Well­ness Arti­cles

Cana­dian Poll Says Snow Shov­el­ing Num­ber One Cause of Win­ter Back Pain

A new poll from Canada points to snow shov­el­ing as the lead­ing cause of back and neck pain dur­ing the win­ter months. In the poll, 73 per cent of Ontario chi­ro­prac­tors sur­veyed say improper shov­el­ing tech­nique tops the list of rea­sons for win­ter back pain problems.

The story, reported in the Jan­u­ary 9, 2003 Cana­dian News Wire, Quotes Dr. Den­nis Mizel, Pres­i­dent of the Ontario Chi­ro­prac­tic Asso­ci­a­tion, who said, “Chi­ro­prac­tors are find­ing that some patients expe­ri­ence back and neck pain as a result of improper snow shov­el­ing tech­nique. Improper tech­nique can be any­thing from bend­ing at the waist instead of the knees to throw­ing snow instead of push­ing it. When you com­bine improper tech­nique with the aver­age weight of one shov­el­ful of snow (five to seven pounds) it becomes even more evi­dent that this is a seri­ous prob­lem for both adults and the chil­dren who help them.”

Dr. Kristina Peter­son, a chi­ro­prac­tor in Thun­der Bay was also quoted in the arti­cle, “Back prob­lems can sur­face in patients dur­ing the win­ter, espe­cially those who are unac­cus­tomed to par­tic­i­pat­ing in chal­leng­ing phys­i­cal activ­ity on a reg­u­lar basis. Activ­i­ties requir­ing exer­tion that is higher than one’s daily rou­tine such as win­ter sports or push­ing stuck cars can cause back injuries. How­ever, snow shov­el­ing is the num­ber one rea­son patients present with back pain in the winter.”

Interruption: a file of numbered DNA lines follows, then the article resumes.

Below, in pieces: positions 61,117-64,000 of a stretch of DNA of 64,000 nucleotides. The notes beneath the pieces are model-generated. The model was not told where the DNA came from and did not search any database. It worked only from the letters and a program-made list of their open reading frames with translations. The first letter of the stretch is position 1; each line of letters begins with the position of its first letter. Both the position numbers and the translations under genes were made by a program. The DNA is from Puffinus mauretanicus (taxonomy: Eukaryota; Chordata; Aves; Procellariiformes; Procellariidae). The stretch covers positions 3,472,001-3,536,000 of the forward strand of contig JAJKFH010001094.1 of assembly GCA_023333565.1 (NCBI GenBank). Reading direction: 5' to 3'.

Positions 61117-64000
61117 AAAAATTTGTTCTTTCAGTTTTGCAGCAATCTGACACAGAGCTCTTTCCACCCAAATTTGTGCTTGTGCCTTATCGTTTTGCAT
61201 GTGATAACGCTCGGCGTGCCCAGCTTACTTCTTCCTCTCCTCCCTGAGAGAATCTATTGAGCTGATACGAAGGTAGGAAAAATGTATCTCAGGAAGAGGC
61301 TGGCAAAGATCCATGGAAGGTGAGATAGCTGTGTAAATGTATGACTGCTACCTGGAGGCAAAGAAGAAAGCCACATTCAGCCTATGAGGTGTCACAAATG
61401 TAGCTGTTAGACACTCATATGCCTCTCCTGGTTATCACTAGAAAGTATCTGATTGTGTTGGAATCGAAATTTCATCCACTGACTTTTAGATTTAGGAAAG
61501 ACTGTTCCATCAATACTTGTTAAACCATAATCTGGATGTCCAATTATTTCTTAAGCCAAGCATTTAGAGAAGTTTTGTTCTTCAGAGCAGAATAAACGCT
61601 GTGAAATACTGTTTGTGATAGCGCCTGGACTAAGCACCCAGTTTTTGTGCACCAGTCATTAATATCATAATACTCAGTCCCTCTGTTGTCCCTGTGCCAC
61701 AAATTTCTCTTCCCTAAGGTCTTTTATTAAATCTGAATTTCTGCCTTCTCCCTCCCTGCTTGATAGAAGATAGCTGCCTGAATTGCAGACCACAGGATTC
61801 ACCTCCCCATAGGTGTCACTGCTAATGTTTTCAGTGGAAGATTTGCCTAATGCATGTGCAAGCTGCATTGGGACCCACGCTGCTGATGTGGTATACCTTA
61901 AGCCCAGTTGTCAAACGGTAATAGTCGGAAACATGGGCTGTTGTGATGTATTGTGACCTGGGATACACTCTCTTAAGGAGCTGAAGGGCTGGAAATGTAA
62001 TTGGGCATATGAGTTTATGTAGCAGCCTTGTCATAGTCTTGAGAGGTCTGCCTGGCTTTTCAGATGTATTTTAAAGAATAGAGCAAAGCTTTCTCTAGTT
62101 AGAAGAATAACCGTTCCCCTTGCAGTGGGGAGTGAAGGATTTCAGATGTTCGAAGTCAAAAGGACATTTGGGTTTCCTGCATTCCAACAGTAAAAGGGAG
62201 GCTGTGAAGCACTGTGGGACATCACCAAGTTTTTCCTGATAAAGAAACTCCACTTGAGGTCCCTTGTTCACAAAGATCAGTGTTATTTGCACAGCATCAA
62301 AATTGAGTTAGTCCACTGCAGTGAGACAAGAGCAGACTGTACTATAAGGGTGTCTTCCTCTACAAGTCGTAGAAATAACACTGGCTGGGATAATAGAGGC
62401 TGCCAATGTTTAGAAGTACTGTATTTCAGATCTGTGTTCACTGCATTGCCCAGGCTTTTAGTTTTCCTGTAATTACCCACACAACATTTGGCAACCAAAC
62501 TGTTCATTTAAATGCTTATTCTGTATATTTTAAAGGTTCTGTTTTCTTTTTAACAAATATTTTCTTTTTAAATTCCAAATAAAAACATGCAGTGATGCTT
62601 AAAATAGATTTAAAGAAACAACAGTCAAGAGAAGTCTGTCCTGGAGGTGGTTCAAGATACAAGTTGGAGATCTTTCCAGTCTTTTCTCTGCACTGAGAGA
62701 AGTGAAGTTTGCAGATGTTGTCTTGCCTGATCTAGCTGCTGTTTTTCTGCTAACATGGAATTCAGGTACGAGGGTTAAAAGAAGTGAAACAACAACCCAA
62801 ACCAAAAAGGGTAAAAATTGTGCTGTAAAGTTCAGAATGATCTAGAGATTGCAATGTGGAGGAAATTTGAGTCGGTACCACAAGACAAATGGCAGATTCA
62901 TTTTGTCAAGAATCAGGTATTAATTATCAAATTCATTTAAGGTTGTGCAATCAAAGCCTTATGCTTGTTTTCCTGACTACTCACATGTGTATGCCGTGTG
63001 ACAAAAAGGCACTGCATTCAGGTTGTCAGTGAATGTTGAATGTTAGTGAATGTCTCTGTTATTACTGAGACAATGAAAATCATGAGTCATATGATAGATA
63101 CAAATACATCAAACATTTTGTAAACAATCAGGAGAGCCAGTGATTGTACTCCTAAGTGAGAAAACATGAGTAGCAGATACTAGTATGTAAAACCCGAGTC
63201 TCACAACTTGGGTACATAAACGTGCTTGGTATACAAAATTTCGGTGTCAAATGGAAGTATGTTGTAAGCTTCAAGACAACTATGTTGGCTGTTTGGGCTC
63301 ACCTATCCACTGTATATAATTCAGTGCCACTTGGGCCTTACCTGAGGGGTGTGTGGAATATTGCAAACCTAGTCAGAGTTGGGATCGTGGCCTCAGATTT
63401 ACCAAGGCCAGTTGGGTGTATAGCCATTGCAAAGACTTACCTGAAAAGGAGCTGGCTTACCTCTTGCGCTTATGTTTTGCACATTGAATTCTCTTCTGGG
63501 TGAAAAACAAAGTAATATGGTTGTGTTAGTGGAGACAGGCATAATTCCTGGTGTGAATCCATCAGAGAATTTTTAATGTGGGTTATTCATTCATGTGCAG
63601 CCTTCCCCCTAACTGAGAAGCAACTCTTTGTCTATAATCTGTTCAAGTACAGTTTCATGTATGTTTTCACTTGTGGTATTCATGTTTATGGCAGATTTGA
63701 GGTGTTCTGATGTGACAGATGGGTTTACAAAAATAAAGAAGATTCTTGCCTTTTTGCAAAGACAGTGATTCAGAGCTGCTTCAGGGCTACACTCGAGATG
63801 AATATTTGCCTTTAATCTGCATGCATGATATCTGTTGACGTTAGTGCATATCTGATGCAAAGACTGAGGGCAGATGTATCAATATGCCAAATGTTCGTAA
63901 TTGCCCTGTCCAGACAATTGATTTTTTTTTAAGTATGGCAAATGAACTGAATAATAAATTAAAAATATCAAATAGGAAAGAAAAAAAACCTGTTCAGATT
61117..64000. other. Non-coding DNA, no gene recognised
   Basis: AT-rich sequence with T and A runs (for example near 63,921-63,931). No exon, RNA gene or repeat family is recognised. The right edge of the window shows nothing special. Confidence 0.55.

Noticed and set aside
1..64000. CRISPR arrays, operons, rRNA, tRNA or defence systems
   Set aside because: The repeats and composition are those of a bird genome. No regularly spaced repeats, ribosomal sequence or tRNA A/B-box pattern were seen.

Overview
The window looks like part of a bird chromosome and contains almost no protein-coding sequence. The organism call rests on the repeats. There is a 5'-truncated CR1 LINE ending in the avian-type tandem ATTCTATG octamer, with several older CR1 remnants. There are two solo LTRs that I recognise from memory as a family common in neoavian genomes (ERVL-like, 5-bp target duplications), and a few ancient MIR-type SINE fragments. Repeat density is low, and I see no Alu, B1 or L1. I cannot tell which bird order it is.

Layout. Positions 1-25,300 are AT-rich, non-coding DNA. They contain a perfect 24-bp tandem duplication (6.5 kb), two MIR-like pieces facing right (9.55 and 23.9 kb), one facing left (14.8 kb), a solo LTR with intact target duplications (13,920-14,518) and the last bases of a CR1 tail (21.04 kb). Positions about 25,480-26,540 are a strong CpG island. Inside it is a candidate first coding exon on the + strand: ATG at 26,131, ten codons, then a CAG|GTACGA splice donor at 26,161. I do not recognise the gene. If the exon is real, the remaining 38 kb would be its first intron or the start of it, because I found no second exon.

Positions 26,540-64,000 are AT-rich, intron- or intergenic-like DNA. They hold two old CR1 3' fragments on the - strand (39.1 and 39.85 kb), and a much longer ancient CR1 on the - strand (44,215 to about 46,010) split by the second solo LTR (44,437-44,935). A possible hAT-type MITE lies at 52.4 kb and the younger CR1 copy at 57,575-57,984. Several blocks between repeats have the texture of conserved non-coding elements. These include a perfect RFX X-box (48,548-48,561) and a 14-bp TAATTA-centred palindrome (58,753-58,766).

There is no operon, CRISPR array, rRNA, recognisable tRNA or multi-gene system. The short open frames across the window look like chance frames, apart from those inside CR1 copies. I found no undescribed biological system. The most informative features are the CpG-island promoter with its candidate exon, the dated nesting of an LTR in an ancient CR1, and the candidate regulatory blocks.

The Ontario Chi­ro­prac­tic Asso­ci­a­tion offers the fol­low­ing pre­ven­tive mea­sures to help keep backs in shape:

  • Warm-​up. Before begin­ning any snow removal, warm-​up for five to ten min­utes to get the joints mov­ing and increase blood cir­cu­la­tion. A good warm-​up should include stretches for the back, shoul­ders, arms and legs. This will ensure that your body is ready for action.
  • Don’t let the snow pile up. Remov­ing small amounts of snow on a fre­quent basis is less stren­u­ous in the long run.
  • Pick the right shovel. Use a light­weight push-​style shovel. If you use a metal shovel, spray it with Teflon first so snow won’t stick.
  • Push, don’t throw. Push the snow to one side and avoid throw­ing it as much as pos­si­ble. If you have to throw, avoid twist­ing and turn­ing — posi­tion your­self to throw straight at the snow pile.
  • Bend your knees. Use your knees, leg and arm mus­cles to do the push­ing and lift­ing while keep­ing your back straight.
  • Take a break. If you feel tired or short of breath, stop and take a rest. Stop shov­el­ing imme­di­ately if you feel chest or back pain.
  • Ran­dom Article

    The BBC news reported on Sep­tem­ber 14, 2004 on a study done at the Har­vard School of Pub­lic Health, that showed a three-​fold increase

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